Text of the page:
United States District Court, C.D. Illinois, Peoria Division
DOE CHILD, a minor, by his parents and next friends, JOHN AND JANE DOE, Plaintiffs,
STARK COUNTY COMMUNITY UNIT SCHOOL DISTRICT #100, et al., Defendants.
MEMORANDUM OPINION AND ORDER
MICHAEL M. MIHM, UNITED STATES DISTRICT JUDGE
before the Court are Defendants' Motions to Dismiss (D.
19, 21, 23) and Plaintiff's Motion to Strike (D. 26). For
the reasons stated herein, Defendants' Motions are
GRANTED IN PART AND DENIED IN PART, and Plaintiff's
Motion is DENIED.
Court exercises jurisdiction over this matter under 28 U.S.C.
§§ 1331 and 1343, as Plaintiff alleges violations
of federal statutes and depravations of his civil rights.
Venue is proper under 28 U.S.C. § 1391(b)(2) because a
substantial part of the events giving rise to the claims
occurred in this judicial district. The Court has
supplemental jurisdiction over Plaintiff's state law
claims under 28 U.S.C. § 1367(a).
Doe Child is a resident of Toulon, Illinois, and
attended school within the Stark County Community Unit School
District during the 2018-2019 academic year. Plaintiff was
transported to and from school via school bus and has a
developmental delay for which extra care and assistance is
needed. Plaintiff alleges he was abused by his bus aide on
multiple occasions between October 2018 and May 2019, as she
placed a five-gallon bucket over the upper half of his body,
physically restrained him in an inappropriate and harmful
manner, bullied, and verbally harassed him. Plaintiff also
alleges his bus driver witnessed the abuse, failed to protect
him, and later admitted responsibility for the harm he
suffered. Additionally, Plaintiff contends he was suspended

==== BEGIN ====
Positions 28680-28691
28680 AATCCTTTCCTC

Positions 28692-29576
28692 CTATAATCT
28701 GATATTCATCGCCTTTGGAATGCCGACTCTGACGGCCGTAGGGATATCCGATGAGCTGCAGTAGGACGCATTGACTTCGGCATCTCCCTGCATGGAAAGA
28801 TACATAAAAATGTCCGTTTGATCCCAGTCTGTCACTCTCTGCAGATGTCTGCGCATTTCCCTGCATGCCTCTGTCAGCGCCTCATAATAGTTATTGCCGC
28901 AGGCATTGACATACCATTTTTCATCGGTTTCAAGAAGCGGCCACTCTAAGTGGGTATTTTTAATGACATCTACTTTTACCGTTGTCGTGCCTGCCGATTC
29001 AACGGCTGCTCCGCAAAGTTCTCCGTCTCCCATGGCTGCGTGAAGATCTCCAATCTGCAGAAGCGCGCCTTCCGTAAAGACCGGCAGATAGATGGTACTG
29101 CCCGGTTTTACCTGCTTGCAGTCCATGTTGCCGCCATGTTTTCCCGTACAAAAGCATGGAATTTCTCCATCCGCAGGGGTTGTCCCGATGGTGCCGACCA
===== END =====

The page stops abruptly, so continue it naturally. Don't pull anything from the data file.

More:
from riding the bus when he used force to resist the
aide's attacks. As a result of the aide's actions,
Plaintiff states he sustained physical injuries and emotional
distress. Upon learning of the abuse, Plaintiff's parents
brought the suit at hand seeking monetary damages for the
injuries their son sustained.
24, 2019, Plaintiff filed his complaint outlining five
claims, via twelve counts, against Stark County Community
Unit School District #100 (“the District”), his
former school bus driver, Alan Curry (“Curry”),
and his former bus aide, Cathy Webster
(“Webster”). (D. 1.) On September 25, 2019,
Defendants filed separate motions to dismiss. (D. 19, 21,
23.) On October 9, 2019, Plaintiff filed a motion to strike
Curry's motion to dismiss (D. 26); and on October 23,
2019, Plaintiff filed responses to Defendants' motions to
dismiss. (D. 29, 30, 31.) The same day, Curry filed a
response to Plaintiff's motion to strike. (D. 32.) This
motion to dismiss challenges the sufficiency of the
complaint, not its merits. Gibson v. City of Chi.,
910 F.2d 1510, 1520 (7th Cir. 1990). In reviewing a Rule
12(b)(6) motion to dismiss, the court accepts as true all
well-pleaded facts in the complaint and draws all reasonable
inferences from those facts in plaintiff's favor.
AnchorBank, FSB v. Hofer, 649 F.3d 610, 614 (7th
Cir. 2011). To survive a Rule 12(b)(6) motion, the complaint
must not only provide the defendant with fair notice of a
claim's basis but must also be facially plausible.
Ashcroft v. Iqbal, 556 U.S. 662, 678 (2009).
“A claim has facial plausibility when the plaintiff
pleads factual content that allows the court to draw the
reasonable inference that the defendant is liable for the
misconduct alleged.” Id.
asserts various federal and state law claims against the
District and two of its employees arising from alleged
ongoing abuse and harassment while being transported to
school via school bus. (D. 1 at 5-17.) Specifically,
Plaintiff claims the District is liable for violations of the
Individuals with Disabilities Education Act, 20 U.S.C. §
1400 et seq., (“IDEA”) (Count VII);
Defendants are liable for violations of the Americans with
Disabilities Act, 42 U.S.C. §§ 12201 to 12213
(“ADA”) (Counts X-XII); and, the District and
Webster are liable for violations of the Fourth Amendment
(Counts VIII-IX). Id. at 11-17. Plaintiff also
asserts state law claims for willful and wanton conduct
(Counts I-III) and “common carrier” claims
(Counts IV-VI) against Defendants. Id. at 5-12.
Defendants move to dismiss the claims under Federal Rule of
Civil Procedure 12(b)(6). (D. 19, 21, 23.) Since the
Court's analyis of Plaintiff's federal claims may
influence its decision of whether to retain jurisdiction over
his state law claims, the Court begins its analysis with the
Violations of the IDEA
support of his allegation the District violated the IDEA,